In Beethoven’s Fifth, those iconic four heavy strums of “Dum, Dum, Dum, DUM” aren’t supposed to leap from the page with the first downbeat of the conductor’s wand. They come, I learned back in eleventh grade during a stint in regionals orchestra practice when my butt bones had hours to become intimately acquainted with the dull edge of a metal folding chair, after a rest. Now, when I hear the “Dum, Dum, Dum, DUM,” the notes actually burst forth after a catch in my breath. More of a “huh-Dum, Dum, Dum, DUM.”
The secret, known to most musicians who have plodded heavy-footed through the dense symphony, is in the rest.
The rest in music is not like “rest” as we conceive of it in the other parts of life. Rest makes me think of beaches, sunglasses, open squares of days on the calendar, and yummy drinks adorned with paper umbrellas. Rest, as I long for it in life, is unhurried, uninterrupted, unstressful time.
But life’s periods of rests are actually more like a musician’s in drawn breath of a rest than the beach-bikini-paper-umbrella-drinks variety.
A musician’s rest is expectant. It’s a dam holding back the insurgent, impatient waters ahead. It has tension. Foreknowledge. Temperance. It’s a moment of silence that makes the “Dum, Dum, Dum, DUM” that follows so much more impactful.
As I move into ten days of “R&R” with a vacation to Seattle and the Pacific Northwest, the rest I’m experiencing has the momentum of musical rests. The heavy strums of life’s demands lie just on the other side of these ten days, and so in this rest, I’m feeling the push of the notes that come next: work, laundry, emails, preschool, leaf-strewn yards, meal planning.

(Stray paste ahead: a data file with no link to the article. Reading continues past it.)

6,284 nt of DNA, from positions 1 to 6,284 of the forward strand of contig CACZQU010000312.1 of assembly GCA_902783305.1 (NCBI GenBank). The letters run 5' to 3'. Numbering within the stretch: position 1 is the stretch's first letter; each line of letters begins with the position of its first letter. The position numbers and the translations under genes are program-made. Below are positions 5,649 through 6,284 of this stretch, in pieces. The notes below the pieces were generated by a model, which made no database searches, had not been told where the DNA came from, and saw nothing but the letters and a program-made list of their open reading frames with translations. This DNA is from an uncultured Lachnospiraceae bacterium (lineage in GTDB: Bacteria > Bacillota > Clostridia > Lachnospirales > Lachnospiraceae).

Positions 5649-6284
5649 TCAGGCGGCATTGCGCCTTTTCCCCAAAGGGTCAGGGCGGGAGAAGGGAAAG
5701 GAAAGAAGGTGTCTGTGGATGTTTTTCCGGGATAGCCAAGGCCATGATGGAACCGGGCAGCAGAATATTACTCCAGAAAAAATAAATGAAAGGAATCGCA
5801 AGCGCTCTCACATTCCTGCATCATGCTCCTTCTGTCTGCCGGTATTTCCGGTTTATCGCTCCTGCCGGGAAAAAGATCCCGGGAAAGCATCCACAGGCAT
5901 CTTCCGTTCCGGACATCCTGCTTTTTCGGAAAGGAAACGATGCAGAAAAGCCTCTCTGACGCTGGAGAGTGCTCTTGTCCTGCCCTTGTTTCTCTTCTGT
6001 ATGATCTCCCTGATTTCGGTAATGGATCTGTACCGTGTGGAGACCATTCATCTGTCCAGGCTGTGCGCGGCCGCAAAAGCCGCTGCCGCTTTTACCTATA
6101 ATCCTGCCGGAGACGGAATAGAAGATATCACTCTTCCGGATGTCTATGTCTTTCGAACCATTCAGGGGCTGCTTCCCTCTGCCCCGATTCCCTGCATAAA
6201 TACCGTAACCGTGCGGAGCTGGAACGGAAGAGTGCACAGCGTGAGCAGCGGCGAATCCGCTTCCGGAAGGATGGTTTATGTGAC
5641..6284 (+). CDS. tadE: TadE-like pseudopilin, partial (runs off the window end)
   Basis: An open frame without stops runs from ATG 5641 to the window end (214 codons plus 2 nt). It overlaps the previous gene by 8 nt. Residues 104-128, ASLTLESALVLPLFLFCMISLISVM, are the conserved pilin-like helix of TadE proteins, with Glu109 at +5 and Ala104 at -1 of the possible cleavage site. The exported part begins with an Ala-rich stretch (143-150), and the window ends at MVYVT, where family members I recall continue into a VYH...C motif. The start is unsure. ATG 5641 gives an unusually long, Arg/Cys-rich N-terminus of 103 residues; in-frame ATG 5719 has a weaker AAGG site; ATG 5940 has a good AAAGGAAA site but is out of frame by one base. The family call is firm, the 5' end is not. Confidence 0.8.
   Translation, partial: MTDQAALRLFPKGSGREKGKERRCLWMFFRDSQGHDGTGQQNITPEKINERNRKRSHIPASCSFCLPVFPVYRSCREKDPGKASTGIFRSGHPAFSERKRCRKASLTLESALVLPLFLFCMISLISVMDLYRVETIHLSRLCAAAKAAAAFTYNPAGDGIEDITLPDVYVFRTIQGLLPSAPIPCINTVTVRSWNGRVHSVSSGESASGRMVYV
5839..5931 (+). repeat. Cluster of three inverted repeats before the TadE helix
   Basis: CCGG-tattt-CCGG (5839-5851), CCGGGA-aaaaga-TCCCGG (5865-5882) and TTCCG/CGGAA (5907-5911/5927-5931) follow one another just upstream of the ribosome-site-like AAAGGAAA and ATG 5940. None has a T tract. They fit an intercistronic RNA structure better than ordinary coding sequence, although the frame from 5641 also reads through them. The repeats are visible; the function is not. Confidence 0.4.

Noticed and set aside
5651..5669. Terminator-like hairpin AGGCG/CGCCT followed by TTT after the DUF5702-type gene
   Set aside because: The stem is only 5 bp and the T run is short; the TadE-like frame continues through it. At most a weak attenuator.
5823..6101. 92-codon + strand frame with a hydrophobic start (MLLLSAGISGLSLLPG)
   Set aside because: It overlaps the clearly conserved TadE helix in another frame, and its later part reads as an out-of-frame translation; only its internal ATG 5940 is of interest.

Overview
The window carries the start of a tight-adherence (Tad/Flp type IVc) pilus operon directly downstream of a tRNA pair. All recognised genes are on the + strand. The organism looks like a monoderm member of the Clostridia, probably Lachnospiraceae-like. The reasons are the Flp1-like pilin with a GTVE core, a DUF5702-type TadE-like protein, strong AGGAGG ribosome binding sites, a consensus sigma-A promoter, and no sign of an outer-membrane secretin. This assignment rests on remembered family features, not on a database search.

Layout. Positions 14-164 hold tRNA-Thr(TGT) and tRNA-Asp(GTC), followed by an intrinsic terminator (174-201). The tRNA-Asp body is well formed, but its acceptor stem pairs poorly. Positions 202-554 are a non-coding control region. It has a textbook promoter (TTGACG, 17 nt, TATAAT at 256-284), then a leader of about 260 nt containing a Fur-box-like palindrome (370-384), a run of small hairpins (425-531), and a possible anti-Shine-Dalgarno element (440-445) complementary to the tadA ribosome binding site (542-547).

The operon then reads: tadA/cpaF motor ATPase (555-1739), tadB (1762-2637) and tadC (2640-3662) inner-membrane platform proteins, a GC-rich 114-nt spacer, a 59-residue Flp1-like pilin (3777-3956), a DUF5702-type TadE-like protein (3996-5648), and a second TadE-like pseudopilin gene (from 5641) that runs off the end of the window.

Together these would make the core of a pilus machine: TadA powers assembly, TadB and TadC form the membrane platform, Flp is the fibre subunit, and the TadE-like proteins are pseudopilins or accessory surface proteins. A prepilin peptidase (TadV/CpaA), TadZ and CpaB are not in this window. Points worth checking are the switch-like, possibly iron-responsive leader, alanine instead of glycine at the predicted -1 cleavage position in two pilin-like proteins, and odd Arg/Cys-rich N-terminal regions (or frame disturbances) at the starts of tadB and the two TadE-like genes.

But just like in music, where the rest is as important or more than the notes that follow, rest in life makes magic happen.
Rest should be as deliberate and planned as the little squiggle that Beethoven penned into his Fifth masterpiece. It should have a sense of purpose. It should be as important (or more) than the activity that lies on the other side.
Perhaps most significantly, rest can be something that’s frequently unremarkable. Overlooked. Unknown.
It can be the stillness trapped in a bouquet of blooms lining a bustling corridor in Pike’s Place Market.
It can be a complex mouthful of clam chowder at The Steelhead Diner while a tired toddler demands, “NO! I want to watch Dora NOW!”
It can be the burble of a fountain in a Renton backyard offsetting the distant whispers of traffic.
It can be a fizzy tongue explosion of Lambic on the side deck of The Red House while a September chill wraps its arms around the night.
The secret to Rest is to pause, knowing that something special happens in the waiting, and linger for one significant beat before whatever comes next.